Spoiler alert: Before you read this post, call down to room service, order anything you like, then watch last night’s Mad Men.
“You’re going to have a lot of first kisses. You want it to be special. That’s when you go from being a stranger to knowing someone.”
The episode “Souvenir” was a story of two affairs: one between a man and a woman other than his wife, one between a couple married to each other. When Don and Betty Draper visit Conrad Hilton in Rome and Betty—dolled up and sitting alone in the hotel bar—is approached by her husband, they and we get a chance to revisit what it must have been like for them to meet the first time, when Betty was a model and Don merely an unknown stranger, not an unknowable one.
Betty’s faux affair with Don follows quickly on her passing up a real one with Henry. Unsurprisingly, the charge she gets from their fling in Rome doesn’t last; what’s stunning is how quick and stark the reversal is when they return home. (Even her victory in saving the reservoir ends up being short-lived.) There have been several times this season where Betty’s character has walked the line between being merely troubled and being downright monstrous; her icy rejection of Don, and his sentimental gift of the Colosseum bracelet charm, is one of them.
On the one hand, I can see her disappointment. To her, Rome is a taste of a romantic, liberated life she wants all the time. To Don, it is what it is–a fun getaway, something to look back on with a pretty memento. That they are in such different mental places must make the existing gaps between them seem much worse. On the other hand, what does she expect, exactly?
What’s especially stunning is that Betty seems to turn on him precisely when–and maybe even because–he has given her what she had seemed to want. Don has signed his contract with Sterling Cooper; he’s committed to being a well-compensated but beholden working man for at least three years; he has, at her urging, slapped on the golden handcuffs. Yet now that Don has made this gesture of setting down roots and officially committing–for whatever it’s worth–the daily routine of being the housewife to a successful ad man in Ossining seems stifling. “I hate this place,” she tells Don. “I hate this town. I hate our friends.”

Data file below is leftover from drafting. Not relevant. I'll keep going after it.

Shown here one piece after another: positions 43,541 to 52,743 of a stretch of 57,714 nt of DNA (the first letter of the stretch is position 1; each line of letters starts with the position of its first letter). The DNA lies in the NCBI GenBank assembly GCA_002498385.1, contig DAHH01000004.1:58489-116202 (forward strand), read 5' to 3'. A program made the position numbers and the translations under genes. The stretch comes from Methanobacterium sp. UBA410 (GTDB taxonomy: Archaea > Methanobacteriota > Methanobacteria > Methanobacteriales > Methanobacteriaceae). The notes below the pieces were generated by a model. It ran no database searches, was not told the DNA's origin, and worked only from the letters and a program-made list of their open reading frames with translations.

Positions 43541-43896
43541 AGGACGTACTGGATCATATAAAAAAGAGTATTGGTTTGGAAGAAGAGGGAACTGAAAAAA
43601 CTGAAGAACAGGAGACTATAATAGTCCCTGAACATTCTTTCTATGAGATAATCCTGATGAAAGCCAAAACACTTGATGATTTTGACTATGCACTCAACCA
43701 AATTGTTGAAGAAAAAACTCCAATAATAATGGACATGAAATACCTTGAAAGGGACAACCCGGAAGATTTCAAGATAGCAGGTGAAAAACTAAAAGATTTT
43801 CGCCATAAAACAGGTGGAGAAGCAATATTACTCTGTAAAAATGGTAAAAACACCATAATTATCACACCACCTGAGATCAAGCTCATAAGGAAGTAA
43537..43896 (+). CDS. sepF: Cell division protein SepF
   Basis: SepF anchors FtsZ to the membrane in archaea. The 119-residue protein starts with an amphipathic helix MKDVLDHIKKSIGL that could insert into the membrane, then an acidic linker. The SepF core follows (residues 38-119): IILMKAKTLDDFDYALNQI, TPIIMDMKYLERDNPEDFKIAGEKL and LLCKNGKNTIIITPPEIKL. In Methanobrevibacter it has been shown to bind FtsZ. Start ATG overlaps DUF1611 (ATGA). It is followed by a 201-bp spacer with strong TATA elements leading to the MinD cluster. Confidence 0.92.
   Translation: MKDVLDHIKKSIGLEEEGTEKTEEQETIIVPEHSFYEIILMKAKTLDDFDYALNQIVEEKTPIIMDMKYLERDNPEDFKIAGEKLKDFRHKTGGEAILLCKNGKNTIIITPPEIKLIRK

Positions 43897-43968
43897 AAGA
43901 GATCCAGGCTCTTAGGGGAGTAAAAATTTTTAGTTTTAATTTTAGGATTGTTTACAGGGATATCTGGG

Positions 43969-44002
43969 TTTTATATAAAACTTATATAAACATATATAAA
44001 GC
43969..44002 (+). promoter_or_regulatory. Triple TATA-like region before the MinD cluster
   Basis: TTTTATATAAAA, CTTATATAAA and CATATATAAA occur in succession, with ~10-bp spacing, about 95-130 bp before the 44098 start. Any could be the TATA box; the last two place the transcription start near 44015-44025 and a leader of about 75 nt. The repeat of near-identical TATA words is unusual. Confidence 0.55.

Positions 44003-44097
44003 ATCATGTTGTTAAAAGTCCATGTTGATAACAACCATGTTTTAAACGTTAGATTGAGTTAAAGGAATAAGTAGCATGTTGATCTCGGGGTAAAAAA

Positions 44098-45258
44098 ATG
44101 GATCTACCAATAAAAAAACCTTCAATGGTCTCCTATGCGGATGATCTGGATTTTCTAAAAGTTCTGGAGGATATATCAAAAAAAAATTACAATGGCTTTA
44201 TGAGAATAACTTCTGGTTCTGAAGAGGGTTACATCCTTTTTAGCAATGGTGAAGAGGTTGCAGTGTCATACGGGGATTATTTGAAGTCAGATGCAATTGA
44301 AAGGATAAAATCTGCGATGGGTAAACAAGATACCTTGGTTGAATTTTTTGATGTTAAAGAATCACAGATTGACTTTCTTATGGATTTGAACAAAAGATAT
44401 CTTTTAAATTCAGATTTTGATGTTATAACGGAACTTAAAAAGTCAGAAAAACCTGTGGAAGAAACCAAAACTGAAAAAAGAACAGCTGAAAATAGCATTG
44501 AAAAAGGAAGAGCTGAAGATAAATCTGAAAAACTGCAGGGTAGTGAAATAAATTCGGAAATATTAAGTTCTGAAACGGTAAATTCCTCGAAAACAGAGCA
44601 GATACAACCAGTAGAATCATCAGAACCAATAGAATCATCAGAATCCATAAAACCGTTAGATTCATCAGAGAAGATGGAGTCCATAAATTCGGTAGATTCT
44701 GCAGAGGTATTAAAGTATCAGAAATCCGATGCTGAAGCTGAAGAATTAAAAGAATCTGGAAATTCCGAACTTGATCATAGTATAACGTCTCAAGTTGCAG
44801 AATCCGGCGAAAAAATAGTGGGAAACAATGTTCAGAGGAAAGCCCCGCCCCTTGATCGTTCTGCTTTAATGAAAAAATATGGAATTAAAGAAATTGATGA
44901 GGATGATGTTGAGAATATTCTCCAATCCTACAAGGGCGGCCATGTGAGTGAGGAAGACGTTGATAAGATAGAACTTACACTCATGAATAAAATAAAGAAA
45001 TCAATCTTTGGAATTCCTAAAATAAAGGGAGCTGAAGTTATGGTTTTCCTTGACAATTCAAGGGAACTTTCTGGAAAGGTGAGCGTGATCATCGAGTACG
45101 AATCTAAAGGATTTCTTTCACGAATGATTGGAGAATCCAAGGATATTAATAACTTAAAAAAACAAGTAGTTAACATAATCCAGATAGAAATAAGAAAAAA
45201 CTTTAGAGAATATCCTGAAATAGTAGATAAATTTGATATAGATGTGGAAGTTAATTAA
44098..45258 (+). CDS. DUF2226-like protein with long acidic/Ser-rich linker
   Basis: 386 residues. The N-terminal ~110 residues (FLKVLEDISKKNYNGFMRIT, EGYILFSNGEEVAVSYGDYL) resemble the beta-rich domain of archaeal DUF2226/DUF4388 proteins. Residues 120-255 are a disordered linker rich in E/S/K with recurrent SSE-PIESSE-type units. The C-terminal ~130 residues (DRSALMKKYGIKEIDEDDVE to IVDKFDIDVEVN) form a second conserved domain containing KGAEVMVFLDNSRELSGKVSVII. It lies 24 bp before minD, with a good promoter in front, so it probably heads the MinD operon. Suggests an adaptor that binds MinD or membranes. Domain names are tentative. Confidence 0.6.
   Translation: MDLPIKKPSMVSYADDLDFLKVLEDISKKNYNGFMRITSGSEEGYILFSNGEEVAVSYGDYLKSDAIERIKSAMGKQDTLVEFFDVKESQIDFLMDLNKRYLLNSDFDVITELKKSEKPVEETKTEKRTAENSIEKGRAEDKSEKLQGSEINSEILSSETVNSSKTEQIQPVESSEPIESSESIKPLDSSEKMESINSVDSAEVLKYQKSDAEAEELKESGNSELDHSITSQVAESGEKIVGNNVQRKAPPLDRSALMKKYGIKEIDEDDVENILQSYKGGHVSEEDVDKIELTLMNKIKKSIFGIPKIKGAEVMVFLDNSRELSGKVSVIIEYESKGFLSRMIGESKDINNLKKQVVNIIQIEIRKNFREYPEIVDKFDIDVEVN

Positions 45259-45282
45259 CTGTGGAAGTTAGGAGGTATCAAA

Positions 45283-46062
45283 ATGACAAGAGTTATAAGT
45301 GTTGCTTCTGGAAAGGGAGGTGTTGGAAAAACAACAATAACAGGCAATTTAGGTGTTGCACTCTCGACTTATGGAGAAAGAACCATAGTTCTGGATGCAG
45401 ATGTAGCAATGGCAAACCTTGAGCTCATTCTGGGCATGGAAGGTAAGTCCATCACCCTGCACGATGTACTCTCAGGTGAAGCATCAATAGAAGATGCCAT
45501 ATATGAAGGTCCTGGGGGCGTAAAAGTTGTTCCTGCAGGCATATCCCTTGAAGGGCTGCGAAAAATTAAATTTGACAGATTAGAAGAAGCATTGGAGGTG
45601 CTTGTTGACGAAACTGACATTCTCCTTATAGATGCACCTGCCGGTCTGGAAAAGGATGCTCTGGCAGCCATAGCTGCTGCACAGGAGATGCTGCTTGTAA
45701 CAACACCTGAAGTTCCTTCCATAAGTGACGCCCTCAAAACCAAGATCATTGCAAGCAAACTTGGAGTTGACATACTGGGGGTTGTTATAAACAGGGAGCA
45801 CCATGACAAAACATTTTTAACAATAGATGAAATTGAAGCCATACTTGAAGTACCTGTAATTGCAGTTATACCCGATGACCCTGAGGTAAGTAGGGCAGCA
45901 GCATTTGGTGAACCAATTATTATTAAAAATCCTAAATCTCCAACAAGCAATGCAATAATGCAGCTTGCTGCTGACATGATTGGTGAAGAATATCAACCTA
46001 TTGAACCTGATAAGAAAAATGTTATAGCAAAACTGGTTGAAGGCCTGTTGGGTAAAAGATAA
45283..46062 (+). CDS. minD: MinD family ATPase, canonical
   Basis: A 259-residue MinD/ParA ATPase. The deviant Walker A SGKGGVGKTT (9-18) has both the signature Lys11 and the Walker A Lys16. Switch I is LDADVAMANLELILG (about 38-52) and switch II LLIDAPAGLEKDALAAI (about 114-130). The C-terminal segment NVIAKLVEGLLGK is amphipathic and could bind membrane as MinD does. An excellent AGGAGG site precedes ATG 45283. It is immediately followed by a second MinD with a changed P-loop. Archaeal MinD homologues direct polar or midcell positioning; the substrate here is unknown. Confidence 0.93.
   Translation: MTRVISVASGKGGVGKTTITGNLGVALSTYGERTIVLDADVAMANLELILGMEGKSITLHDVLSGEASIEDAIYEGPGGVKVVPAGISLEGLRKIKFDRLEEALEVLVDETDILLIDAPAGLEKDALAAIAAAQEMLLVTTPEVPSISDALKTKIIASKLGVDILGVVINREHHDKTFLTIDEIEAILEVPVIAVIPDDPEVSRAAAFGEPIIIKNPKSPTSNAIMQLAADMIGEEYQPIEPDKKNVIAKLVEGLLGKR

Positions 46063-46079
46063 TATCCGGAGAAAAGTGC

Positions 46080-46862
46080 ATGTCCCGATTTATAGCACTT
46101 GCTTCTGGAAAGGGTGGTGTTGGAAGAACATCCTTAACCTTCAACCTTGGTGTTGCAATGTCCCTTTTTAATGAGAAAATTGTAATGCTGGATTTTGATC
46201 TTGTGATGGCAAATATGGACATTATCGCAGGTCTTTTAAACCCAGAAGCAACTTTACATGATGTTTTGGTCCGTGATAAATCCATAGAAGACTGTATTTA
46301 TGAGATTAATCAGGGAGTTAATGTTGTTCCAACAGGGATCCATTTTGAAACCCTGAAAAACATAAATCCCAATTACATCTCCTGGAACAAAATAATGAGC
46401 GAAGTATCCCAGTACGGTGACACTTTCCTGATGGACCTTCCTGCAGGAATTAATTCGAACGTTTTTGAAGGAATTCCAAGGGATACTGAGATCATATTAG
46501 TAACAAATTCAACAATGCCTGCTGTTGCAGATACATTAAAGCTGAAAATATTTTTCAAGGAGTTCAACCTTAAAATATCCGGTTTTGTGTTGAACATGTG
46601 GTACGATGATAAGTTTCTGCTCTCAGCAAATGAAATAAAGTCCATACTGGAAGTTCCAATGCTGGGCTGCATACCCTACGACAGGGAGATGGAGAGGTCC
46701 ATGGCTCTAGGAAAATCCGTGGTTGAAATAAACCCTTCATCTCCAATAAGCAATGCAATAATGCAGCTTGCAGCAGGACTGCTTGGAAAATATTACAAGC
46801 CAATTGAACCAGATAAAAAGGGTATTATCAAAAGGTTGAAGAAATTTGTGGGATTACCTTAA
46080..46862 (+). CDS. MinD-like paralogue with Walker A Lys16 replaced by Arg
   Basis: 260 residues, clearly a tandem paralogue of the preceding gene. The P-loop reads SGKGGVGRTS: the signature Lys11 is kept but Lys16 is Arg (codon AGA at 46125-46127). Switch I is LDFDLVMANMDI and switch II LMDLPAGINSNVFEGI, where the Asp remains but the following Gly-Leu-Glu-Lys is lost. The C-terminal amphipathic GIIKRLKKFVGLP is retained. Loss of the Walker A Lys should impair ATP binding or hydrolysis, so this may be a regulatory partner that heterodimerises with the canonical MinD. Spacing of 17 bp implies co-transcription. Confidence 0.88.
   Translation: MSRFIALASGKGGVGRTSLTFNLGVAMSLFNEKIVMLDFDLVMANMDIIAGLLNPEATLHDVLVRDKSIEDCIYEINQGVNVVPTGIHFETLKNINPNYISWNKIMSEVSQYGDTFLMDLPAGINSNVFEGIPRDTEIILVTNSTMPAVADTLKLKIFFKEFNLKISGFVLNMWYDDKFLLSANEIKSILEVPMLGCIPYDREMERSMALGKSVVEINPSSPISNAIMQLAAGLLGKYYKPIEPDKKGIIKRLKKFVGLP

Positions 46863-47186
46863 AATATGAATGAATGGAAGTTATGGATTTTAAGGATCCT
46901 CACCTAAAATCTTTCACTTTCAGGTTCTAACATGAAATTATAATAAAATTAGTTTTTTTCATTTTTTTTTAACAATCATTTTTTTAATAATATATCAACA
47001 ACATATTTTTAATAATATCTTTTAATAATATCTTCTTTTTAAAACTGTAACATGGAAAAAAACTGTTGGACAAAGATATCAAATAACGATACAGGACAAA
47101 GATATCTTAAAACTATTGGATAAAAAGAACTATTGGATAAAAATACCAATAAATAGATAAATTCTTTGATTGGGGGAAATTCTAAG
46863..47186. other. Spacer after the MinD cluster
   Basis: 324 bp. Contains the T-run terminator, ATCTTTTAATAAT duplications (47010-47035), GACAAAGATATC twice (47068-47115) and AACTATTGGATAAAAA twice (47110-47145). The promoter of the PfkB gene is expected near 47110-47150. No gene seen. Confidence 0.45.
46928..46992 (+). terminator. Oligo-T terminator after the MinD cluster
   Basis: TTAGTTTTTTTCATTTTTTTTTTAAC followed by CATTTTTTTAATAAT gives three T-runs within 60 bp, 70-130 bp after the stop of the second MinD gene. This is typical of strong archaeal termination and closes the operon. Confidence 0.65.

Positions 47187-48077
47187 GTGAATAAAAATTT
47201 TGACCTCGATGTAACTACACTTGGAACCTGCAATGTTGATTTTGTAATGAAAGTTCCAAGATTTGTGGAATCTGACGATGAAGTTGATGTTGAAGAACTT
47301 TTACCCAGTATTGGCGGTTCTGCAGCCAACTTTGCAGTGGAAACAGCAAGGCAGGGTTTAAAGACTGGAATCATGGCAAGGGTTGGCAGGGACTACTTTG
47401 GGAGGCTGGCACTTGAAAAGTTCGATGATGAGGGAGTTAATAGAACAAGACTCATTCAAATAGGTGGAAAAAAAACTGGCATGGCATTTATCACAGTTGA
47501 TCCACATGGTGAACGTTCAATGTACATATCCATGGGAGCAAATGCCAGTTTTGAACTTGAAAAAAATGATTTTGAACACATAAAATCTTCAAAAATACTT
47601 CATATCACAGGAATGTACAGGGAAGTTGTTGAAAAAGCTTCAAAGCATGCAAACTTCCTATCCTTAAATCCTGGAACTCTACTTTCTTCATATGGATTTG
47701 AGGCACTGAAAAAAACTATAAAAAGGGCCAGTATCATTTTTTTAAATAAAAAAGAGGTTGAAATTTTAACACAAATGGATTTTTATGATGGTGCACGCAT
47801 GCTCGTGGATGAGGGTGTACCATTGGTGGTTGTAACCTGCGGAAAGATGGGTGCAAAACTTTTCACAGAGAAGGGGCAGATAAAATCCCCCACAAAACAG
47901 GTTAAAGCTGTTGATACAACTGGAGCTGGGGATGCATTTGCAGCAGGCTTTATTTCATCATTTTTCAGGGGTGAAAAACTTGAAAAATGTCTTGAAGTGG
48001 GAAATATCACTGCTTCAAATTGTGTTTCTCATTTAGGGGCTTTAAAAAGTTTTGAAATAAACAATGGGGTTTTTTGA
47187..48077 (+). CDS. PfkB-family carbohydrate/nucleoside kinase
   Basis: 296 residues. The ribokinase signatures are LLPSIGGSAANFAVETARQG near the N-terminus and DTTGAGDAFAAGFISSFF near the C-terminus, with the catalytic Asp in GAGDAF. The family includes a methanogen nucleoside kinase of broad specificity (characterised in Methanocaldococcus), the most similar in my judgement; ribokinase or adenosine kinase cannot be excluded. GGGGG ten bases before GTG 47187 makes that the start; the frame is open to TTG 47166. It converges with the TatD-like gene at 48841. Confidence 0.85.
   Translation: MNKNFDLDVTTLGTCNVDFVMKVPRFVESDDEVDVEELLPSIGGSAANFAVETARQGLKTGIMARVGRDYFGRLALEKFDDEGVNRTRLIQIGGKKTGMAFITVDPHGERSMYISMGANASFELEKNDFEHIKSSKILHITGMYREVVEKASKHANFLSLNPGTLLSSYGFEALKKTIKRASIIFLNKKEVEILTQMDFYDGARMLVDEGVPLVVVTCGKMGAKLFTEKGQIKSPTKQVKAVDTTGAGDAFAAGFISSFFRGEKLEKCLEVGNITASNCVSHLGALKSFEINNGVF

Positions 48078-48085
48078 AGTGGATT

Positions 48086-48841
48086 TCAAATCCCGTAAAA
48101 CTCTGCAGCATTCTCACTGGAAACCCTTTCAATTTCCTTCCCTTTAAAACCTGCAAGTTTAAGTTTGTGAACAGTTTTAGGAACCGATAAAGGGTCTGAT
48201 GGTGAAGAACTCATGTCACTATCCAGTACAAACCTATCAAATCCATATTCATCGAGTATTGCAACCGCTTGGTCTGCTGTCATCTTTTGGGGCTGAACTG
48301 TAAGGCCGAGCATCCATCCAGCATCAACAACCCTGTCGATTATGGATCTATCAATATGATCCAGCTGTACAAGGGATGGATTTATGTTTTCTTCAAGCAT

She may well not have liked any of it before. But, ironically, did it take Don’s signing on the bottom line to turn it into actual hate?
The story of Pete’s summer fling, while more elliptical, is in a way more interesting for how it played out. Maybe I’m the only one, but I was actually surprised when Pete’s encounter with the au pair turned sexual. Initially, it seems as if Pete is simply lonely and at loose ends, looking for a project and some type of connection.
When Pete ends up pressing himself on the au pair—showing up drunk and saying he’s earned a fashion show for his efforts—he seems to be coming full circle to the creepily aggressive Pete we saw persist his way into Peggy’s apartment after his bachelor party. But this time we’re seeing his behavior within the full context of everything else we know about him: how it grows out of an intense social awkwardness that seems to get worse the harder he works at it. (See his encounter with Joan at Bonwit Teller, in which he nervously asks her how she’s doing after he’s already asked once and gotten a response.)
Pete’s social ungainliness can make him unlikeable in his behavior, but on the other hand, it leaves him totally unsuited for a Draper-like double life. He’s a bad actor, but he’s also a bad liar–he lacks the social facility. He lasts all of thirty seconds in front of Trudy before all but confessing his infidelity.
We don’t know what strain Pete’s dalliance will put on his marriage in the future, but in this moment, weirdly, it actually seems to have brought him and Trudy closer together. (At least to the extent that he gets Trudy to pledge not to go off without him in the summer again.) Whereas Don and Betty’s passionate rekindling in Rome has left them further apart.
Now for the hail of bullets:
* Another thing, as we saw earlier, that Pete’s lack of social radar makes him unable to pick up on is the reflexive racism of business: hence, his inability to understand why Admiral TV wouldn’t want to seize an opportunity in the African American market. And thus we meet Pete in his office—reading a copy of Ebony.
* I’m not entirely sure why Betty decides she doesn’t want to end up on the fainting couch, so to speak, with Henry. It seems something more than a power exercise for her (like when she charmed the repair out of the roadside mechanic in season two). There’s something more she wants from Henry—it’s clear when he kisses her and she doesn’t exactly resist—but for whatever reason, she pulls back.
* You do not mess with Sally. It’ll be interesting to see if her increasing problems with her temper play out this season, or if they’re a set-up for the bout of thermonuclear-grade teen rebellion she seems inevitably headed for later in the series.
* Pete eating cereal and laughing at Davey and Goliath has to be one of the funniest quick shots I’ve seen in this series.
* Joan tells Pete that Greg’s considering “a new specialty”—psychiatry. Given that she hasn’t wanted to share her problems with anyone from Sterling Cooper, I wonder if that’s his actual plan or just her current cover story. Let’s hope we find out more, soon.
* Incidentally, while I know I tend to overwork the Mad Men / Sopranos comparisons, it’s hard not to recall that a certain other show sent its characters to Italy for a change of scenery on episode.